Oliver Wyman and the World Economic Forum's (WEF) New Initiative
The world stands on the brink of a Fourth Industrial Revolution, a revolution that is characterized by the advent of technological breakthroughs, such as the Internet of Things and self-driving vehicles, is driving a radical shift in the nature of risks faced by individuals, businesses and society.
In an effort to better understand how this Fourth Industrial Revolution is impacting the world we live in, Oliver Wyman in partnership with the WEF is conducting a new initiative “Mitigating Risks in the Innovative Economy”.
This initiative aims to bring together global insurance and technology executives, technology pioneers, policymakers, government representatives and academics to develop key recommendations on how to re-distribute risks and the potential losses associated with emerging technology innovations. The recommendations are intended to encourage international collaboration to create market-based solutions to build resilience, mitigate economic and social impact of global risks, and enable these technologies to serve their intended purpose with limited trade-offs.
Workshops and debates
As part of this new initiative, workshops were held with senior leaders from leading insurers, policymakers and technology innovators.
50 stakeholders came together to discuss three key areas of technology innovation:
- Self-Driving Vehicles
- The Sharing Economy
The workshop structured a series of dialogues on each of these topics to provide opportunities to think collectively, build common ground, and test concrete ideas and solutions on the chosen topic.
Most estimates have self-driving vehicles entering the market within the next decade. With a large scale adoption, self-driving vehicles offer significant benefits to society. The technology is predicted to decrease crashes, increase mobility for the elderly and the disabled, and decrease congestion on roads.
How can the insurance industry support and enable the advancement of self-driving vehicles in the future and what are the challenges?
This involved the discussion on “attribution of responsibility”, who pays for the compensation of losses in the event of an accident and who is responsible to define a product is safe.
A number of key recommendations were identified on how the insurance industry can promote and enable the adoption of self-driving vehicles:
- Insurers should propose and encourage approaches for handling liability in practice (align across industries on a principle-based framework for evaluating liability)
- Insurers should collectively identify a single forum for each of a) standards development, b) legislative initiatives, and c) neutral discussions
- Insurers should collectively clarify data needs, opportunities, and access frameworks
- Insurers should engage with other industries (e.g., aviation, electronic trading) for lessons learned
- Finally, insurers should (continue to) support a concrete and narrow test case, pilot program, demonstration project, etc.
The Sharing Economy
The Sharing Economy - otherwise referred to as the gig economy, the on-demand economy, etc. is a form of collaborative consumption built on a foundation of technology, built on recognizing and minimizing economic inefficiencies.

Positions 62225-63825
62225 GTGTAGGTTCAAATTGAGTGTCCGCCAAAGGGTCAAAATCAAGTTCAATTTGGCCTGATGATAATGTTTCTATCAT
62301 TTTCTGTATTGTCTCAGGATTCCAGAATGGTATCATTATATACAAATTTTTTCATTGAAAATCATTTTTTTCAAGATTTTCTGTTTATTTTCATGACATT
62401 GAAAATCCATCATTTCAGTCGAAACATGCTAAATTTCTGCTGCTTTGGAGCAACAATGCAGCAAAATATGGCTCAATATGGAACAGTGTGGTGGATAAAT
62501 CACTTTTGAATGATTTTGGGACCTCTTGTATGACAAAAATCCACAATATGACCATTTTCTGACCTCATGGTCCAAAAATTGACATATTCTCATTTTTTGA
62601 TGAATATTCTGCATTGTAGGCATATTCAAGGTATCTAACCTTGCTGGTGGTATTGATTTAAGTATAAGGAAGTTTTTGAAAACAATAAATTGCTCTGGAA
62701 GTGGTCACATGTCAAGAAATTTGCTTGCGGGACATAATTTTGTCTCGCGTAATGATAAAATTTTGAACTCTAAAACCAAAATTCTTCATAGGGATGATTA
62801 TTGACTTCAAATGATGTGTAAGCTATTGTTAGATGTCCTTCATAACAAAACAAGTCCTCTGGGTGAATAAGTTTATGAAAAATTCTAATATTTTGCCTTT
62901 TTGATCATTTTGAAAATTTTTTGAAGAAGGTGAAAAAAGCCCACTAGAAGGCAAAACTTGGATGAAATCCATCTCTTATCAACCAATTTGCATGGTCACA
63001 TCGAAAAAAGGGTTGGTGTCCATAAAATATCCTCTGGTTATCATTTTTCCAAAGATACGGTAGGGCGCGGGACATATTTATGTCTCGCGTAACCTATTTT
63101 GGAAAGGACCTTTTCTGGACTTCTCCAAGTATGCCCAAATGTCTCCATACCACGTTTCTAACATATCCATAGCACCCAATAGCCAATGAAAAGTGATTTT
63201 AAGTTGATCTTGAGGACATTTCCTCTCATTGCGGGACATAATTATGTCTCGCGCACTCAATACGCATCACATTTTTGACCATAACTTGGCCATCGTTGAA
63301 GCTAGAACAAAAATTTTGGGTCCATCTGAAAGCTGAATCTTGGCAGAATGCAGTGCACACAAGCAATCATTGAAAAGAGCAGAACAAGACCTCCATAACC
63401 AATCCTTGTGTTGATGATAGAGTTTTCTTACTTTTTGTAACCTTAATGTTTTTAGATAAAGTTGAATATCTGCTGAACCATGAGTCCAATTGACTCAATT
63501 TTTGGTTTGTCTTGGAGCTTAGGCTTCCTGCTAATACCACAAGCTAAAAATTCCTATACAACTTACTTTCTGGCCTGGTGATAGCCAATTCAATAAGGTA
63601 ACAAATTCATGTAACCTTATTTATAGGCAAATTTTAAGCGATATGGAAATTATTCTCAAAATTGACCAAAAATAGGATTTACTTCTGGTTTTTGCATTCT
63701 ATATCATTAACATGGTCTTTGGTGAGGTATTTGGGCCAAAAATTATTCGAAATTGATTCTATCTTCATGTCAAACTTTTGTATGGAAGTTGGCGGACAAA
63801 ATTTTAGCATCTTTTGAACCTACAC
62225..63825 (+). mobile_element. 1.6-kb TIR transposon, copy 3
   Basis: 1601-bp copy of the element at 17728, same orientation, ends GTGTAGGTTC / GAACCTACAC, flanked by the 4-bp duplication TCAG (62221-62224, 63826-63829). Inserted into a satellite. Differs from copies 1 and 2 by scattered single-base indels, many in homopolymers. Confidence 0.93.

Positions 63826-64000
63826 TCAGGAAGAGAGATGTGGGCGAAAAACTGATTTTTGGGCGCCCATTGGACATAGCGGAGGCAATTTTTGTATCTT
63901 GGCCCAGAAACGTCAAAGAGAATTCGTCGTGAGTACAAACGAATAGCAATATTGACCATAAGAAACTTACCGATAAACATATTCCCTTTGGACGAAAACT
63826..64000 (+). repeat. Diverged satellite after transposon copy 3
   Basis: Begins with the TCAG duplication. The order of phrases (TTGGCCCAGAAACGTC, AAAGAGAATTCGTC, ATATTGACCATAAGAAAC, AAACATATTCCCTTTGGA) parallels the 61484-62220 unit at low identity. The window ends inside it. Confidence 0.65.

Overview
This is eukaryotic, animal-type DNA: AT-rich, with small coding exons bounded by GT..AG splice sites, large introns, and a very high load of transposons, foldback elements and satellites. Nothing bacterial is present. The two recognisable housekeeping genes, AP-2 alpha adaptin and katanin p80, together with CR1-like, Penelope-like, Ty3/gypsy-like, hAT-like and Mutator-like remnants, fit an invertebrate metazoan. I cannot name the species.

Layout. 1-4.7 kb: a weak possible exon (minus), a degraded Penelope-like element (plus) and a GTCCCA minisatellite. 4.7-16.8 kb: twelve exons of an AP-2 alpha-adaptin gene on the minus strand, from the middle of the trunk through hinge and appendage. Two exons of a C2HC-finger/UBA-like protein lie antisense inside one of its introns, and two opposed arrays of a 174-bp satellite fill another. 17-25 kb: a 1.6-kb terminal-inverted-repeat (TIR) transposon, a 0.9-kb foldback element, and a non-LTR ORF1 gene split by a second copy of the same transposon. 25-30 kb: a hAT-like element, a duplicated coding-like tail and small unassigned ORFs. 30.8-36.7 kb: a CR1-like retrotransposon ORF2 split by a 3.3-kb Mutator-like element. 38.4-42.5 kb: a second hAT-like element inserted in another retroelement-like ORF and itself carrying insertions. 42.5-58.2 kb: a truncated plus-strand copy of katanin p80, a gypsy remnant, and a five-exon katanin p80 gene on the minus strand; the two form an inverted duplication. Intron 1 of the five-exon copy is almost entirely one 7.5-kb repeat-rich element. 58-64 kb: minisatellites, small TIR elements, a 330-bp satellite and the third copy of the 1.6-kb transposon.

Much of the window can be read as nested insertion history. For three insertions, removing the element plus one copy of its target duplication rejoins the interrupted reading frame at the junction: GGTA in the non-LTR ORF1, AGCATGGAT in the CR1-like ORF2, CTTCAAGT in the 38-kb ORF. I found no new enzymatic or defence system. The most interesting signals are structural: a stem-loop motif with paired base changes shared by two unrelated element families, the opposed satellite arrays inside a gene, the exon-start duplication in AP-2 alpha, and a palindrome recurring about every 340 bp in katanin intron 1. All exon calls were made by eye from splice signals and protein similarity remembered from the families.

There is a significant role for the insurance industry in this space. However, there are some challenges to overcome. The largest challenge for incumbents is the absence of credible loss data due to rapid growth. You could argue, however, that larger sharing economy companies have more actuarially credible data than many other mature businesses.
"When we originally went into the insurance marketplace, we were asked for 10 years or loss data, characteristics of all our properties, etc. Sharing economies don't know if there is a swimming pool on site, they don't know their proximity to fire stations"
At the moment, there are options to insure the personal layer of risk and the commercial layer of risk, but not both together. We need to define what protection layer is required to ensure workers and contractors in this industry are adequately covered.
The term robotics (derived from science fiction) is a generic term that covers a wide range of devices that can have little in common. It is almost impossible to consider that there would be a one-size fits all solutions.
One of the key challenges discussed in the workshop was how to proportion liability (across users, manufacturers, software developers, etc.). As these technologies become more and more complex, it will be difficult to assess “what went wrong” and thus, difficult for users to prove a product defect. If that is the case, is it reasonable to hold the user responsible for paying damages in lieu of the producer or manufacturer?
"We are in legal limbo."
Further complicating the issue is the wide range of consequences that can occur from a product error. Consider a robotic implant – in the not so distant future, a robotic hand will be controlled by the nervous system. This will have tremendous impact on the quality of life for people with disabilities. However, consider the wide range of consequences in the case of a product error (on one extreme the error could occur as a user is reading a book, however, on the other end, this error could occur as the user is driving a car). Are insurers ready to cover this type of risk?
There is the need for an alternative liability system, one that enforced strict or even “absolute” liability. Some say that the system should place less stress on “who is to be blamed” and instead on “who is best positioned to manage the cost.”